It is hard to know the truth behind products before taking them. How will you know if it will work or not? Is it actually just dangerous? It may have worked for everyone else on the review boards, but how will it interact with your unique body chemistry. There is almost no way of knowing.
Xenadrine is a weight loss product that has a caffeine and energy boosting cocktail. The product has been around for years and is still on the market despite the car accident that is allegedly caused in 1998 when one car hit another from behind going 100 mph.
How is Xenadrine to blame though?
Two teenagers were crossing the Canadian-American border innocently enough when another car hit them from behind going 100 mph. The woman who hit them, Julia Campagna was acquitted from the vehicular manslaughter charges on the grounds that Xenadrine had forced her into a psychotic state making her drive faster and faster while she started to hallucinate and hear different voices. Campagna and the families of the two teenagers have since sued Cytodyne Technologies for manufacturing Xenadrine. Despite the lawsuit, Xenadrine is still on the market and give some users great weight loss results.
The issue was not Xenadrine itself, but the wrong combination of different ingredients, one being caffeine. The ephedra-based chemical when mixed with caffeine can exacerbate mental disorders. There was no warning though on the bottle to suggest that consumers with mental illness need to take caution.
So is Xenadrine Dangerous?
Ephedrea and Caffeine are not a great combination for one’s health, but many users have taken the supplement successfully. There have been many ephedrine-related deaths in the past decade that make the FDA wonder if ephedrine should be banned all together.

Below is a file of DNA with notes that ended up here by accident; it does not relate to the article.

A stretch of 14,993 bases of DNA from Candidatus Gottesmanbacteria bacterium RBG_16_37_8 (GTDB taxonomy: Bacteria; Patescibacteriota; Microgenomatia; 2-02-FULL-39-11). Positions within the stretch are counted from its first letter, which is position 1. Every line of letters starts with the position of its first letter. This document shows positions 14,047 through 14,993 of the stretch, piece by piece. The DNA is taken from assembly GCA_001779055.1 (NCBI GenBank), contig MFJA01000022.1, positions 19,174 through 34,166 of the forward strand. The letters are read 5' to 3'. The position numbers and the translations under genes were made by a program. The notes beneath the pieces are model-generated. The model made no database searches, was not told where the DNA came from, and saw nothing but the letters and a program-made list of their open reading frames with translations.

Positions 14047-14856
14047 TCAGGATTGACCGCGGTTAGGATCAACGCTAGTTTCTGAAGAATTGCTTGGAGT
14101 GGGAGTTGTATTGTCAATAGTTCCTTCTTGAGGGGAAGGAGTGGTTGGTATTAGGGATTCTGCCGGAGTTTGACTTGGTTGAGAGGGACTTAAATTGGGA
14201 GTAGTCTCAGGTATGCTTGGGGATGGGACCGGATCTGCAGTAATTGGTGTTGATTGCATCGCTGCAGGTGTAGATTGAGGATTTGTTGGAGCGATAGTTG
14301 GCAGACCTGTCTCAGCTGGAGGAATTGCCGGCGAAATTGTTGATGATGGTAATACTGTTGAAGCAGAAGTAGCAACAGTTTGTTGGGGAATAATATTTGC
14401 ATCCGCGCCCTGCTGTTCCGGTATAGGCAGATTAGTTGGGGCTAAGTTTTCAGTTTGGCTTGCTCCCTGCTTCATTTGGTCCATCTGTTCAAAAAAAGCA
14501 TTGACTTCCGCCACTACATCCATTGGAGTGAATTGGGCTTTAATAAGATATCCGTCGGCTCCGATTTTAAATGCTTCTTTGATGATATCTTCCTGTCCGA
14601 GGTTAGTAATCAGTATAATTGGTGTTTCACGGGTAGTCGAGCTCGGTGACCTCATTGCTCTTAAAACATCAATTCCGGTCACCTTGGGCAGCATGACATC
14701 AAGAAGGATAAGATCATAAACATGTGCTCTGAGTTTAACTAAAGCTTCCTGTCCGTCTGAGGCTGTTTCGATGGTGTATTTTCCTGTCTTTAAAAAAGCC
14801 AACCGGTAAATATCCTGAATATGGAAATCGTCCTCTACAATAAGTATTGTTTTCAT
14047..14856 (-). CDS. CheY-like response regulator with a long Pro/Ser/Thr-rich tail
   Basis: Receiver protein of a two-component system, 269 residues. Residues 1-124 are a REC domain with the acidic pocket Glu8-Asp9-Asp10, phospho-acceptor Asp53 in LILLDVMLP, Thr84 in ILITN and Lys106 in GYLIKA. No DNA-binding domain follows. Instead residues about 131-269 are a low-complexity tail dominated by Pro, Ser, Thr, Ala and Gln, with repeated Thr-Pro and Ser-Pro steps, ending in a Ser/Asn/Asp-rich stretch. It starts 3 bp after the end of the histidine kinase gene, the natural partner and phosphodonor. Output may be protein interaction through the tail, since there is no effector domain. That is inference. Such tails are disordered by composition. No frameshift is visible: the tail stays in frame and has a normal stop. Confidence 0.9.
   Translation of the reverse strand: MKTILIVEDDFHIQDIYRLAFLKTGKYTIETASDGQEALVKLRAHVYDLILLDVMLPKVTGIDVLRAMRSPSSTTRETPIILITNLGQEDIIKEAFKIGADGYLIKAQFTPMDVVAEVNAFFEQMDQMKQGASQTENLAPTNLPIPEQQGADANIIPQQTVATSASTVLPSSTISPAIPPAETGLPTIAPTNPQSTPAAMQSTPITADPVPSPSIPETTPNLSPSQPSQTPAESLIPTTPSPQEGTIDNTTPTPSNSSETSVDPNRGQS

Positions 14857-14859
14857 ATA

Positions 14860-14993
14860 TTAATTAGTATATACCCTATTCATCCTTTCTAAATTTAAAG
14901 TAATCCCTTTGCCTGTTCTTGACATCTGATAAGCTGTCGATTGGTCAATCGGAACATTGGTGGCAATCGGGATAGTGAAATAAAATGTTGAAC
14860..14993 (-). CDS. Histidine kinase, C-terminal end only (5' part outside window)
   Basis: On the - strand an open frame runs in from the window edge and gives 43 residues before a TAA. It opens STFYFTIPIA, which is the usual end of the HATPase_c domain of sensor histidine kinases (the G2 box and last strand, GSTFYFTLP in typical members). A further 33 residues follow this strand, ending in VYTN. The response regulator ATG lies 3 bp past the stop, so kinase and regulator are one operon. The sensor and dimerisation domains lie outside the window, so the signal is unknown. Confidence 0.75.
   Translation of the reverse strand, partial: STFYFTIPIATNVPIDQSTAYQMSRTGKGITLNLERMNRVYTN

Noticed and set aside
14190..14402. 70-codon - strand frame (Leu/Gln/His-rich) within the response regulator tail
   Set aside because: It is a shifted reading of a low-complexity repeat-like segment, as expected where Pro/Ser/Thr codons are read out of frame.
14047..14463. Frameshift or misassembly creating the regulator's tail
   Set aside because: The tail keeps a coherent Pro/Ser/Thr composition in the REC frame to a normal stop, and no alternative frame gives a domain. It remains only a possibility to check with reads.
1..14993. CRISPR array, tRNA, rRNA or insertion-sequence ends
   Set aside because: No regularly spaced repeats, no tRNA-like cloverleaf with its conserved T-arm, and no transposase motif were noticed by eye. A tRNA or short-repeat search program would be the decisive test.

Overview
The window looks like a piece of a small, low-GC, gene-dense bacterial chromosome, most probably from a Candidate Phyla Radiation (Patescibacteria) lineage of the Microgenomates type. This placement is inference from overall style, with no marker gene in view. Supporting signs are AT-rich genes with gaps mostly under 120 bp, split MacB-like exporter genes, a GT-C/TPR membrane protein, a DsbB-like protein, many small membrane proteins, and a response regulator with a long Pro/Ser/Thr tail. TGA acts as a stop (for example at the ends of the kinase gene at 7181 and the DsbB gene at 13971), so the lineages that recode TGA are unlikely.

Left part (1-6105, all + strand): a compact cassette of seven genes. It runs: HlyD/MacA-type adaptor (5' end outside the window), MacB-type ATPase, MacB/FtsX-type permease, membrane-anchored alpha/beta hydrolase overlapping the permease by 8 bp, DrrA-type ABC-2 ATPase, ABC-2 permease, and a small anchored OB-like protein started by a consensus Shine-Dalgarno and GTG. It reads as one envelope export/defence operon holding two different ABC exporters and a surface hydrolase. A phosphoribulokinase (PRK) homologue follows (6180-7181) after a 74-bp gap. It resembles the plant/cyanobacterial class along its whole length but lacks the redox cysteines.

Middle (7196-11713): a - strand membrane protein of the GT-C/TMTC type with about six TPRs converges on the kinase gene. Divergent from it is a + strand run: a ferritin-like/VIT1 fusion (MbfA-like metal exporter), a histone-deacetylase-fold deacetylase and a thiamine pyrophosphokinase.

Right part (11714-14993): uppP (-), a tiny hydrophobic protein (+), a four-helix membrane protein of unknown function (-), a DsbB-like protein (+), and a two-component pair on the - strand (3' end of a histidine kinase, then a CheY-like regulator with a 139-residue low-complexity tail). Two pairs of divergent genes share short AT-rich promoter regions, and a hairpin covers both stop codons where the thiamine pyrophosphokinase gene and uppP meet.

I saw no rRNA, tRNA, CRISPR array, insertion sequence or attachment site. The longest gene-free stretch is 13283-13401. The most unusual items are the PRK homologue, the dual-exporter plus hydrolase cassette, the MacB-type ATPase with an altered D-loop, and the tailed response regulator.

Xenadrine is designed to work…
In two research studies, the average weight loss with the key ingredient (200mg of Coffea robusta) was 10.9 lbs. vs. 5.4 lbs. with placebo in a 60-day study with a low-calorie diet, and 3.7 lbs. vs. 1.2 lbs. with placebo in a separate 8-week study with a calorie-reduced diet and moderate exercise.
Should you take Xenadrine?
If you suffer from any mental illness or even have a history of mental illness in the family, it may not be a good idea to take Xenadrine. Those choosing to take Xenadrine should do so under medical supervision. Always consult a physician before taking any new supplement whether it has ephedrine in it or not. Since 1998, Cytodyne tells the public to carefully read the instruction labels given. They also warn people with liver issues and high blood pressure. Anyone with a seizure disorder or general nervousness should NOT take Xenadrine. Maybe it is a better idea for all of us to eat and an apple and hit the treadmill instead.